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Using cyanobacteria to convert carbon dioxide into glucose

Using cyanobacteria to convert carbon dioxide into glucose
Effects of regulating sucrose metabolism-related pathways on the SZ3 strain, and optimization of cultivation conditions for the SZ123 strain. Extracellular glucose production and cell density of mutant strains calculated after a 15–18 d cultivation. The results for SZ145 and SZ150 are the extracellular glucose production from the 16th and 15th day of culture, respectively. Statistical analysis was performed using two-tailed unpaired Student’s t test (**p < 0.01, ****p < 0.0001). The p values are (from left to right) 0.0029, 0.0026, 0.0011, 0.0049, <0.0001, 0.0017, <0.0001. Data are presented as mean values ± SD. All sample size n (biological replicates) is 3. Source data are provided as a Source Data file. Credit: Nature Communications (2023). DOI: 10.1038/s41467-023-39222-w

Glucose is the most abundant monosaccharide, serving as an essential energy source for cells and as an important feedstock for the biorefinery industry. The plant-biomass-sugar route dominates the current glucose supply, while it is influenced by multiple parameters, such as plant-cultivation cycles, biomass-collection radius, and pre-treatment costs.

Against the backdrop of the global climate crisis and worsening , developing more efficient, continual, and industrial glucose production routes is needed. However, direct conversion of into glucose through a natural photosynthesis process has not made a breakthrough for a long time.

Recently, a research team led by Prof. Lu Xuefeng and Prof. Luan Guodong from the Qingdao Institute of Bioenergy and Bioprocess Technology (QIBEBT), Chinese Academy of Sciences (CAS), identified key factors restricting the natural potential of cyanobacteria to directly convert carbon dioxide into glucose, and they constructed efficient glucose synthesizing photosynthetic cell factories. The study was published in Nature Communications on June 9.

In photoautotrophs, e.g., higher plants and algae, glucose is synthesized as storage for carbon and energy. Glucose metabolism possesses with photosystems, disturbs the synthesis and metabolism of pigments, and may even inhibit photosynthetic activities. Therefore, free glucose is rarely synthesized or accumulated in excess in photosynthetic cellular metabolism.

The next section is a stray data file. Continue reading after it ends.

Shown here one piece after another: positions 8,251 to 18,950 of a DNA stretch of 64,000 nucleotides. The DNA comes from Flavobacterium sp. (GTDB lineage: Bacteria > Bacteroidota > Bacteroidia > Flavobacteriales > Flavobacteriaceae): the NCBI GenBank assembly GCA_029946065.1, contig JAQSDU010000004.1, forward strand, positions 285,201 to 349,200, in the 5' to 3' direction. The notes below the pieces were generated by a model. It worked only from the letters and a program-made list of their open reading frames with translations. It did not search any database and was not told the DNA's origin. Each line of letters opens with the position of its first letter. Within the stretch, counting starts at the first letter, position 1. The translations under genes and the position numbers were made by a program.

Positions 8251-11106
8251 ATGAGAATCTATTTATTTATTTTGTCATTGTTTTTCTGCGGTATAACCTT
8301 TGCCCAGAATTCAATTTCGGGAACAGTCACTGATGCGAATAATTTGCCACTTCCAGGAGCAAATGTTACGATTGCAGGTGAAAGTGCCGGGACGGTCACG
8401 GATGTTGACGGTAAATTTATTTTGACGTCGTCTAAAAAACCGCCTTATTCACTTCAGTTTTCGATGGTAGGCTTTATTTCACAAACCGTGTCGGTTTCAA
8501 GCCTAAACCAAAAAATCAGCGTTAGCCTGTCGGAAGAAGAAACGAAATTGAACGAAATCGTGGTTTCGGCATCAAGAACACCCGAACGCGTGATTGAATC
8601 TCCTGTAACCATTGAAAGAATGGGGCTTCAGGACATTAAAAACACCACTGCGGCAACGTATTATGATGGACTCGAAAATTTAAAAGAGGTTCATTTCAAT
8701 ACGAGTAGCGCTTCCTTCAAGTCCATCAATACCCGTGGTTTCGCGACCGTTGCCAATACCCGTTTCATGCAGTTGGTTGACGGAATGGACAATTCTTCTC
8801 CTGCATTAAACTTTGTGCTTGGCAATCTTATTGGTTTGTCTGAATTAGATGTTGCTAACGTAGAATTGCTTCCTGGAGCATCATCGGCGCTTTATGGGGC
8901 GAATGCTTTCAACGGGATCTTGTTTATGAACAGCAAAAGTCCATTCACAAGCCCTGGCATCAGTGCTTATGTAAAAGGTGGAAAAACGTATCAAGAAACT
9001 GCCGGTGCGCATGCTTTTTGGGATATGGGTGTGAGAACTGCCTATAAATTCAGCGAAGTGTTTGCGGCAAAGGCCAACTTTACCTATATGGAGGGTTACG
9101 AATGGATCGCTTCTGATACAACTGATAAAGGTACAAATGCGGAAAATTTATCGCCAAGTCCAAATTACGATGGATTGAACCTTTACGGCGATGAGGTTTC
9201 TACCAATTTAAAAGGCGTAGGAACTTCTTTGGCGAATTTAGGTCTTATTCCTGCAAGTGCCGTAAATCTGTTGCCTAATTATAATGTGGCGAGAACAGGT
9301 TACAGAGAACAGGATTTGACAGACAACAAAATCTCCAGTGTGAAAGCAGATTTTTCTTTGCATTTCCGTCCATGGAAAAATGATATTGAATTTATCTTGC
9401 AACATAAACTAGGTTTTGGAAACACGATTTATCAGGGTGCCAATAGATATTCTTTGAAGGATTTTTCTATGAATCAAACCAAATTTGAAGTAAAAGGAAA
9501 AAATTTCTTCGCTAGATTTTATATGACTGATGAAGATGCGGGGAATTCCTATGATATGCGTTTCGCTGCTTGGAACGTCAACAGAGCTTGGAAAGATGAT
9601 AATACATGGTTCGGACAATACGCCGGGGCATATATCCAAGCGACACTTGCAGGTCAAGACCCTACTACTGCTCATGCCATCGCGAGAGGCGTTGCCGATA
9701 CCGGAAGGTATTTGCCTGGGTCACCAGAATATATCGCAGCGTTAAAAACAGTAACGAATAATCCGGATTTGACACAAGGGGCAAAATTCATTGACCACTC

The research team utilized an important cyanobacterium Synechococcus elongatus PCC 7942 as the chassis and identified native glucokinase activity as the bottleneck restricting metabolism potential for glucose synthesis.

Targeted knockout of two glucokinase genes disturbed the and activated a metabolic flux towards glucose through the sucrose metabolism network. The enhanced glucose synthesis promoted the enrichment of a specific spontaneous genomic mutation on the chromosome of PCC 7942, which facilitates efficient glucose secretion.

"These findings underline the cyanobacterial plasticities and demonstrate their potential for direct photosynthetic production of glucose," said Prof. Luan.

The researchers further clarified the pathways and mutations leading to glucose synthesis and secretion and optimized the recombinant strains' glucose synthesis performances. Through subsequent metabolic engineering and cultivation optimization, the glucose secreted by the engineered strain surpasses 5 g/L during long-term cultivation, accounting for up to 70% of the fixed carbon source.

"This is the first successful attempt to construct a direct link between natural photosynthesis and stable glucose synthesis," said Prof. Lu. "Our findings shed light on developing and industrializing more directional and continuous production systems with solar energy and carbon dioxide."

More information: Shanshan Zhang et al, Unlocking the potentials of cyanobacterial photosynthesis for directly converting carbon dioxide into glucose, Nature Communications (2023). DOI: 10.1038/s41467-023-39222-w

Journal information: Nature Communications

Citation: Using cyanobacteria to convert carbon dioxide into glucose (2023, June 29) retrieved 17 June 2024 from https://phys.org/news/2023-06-cyanobacteria-carbon-dioxide-glucose.html
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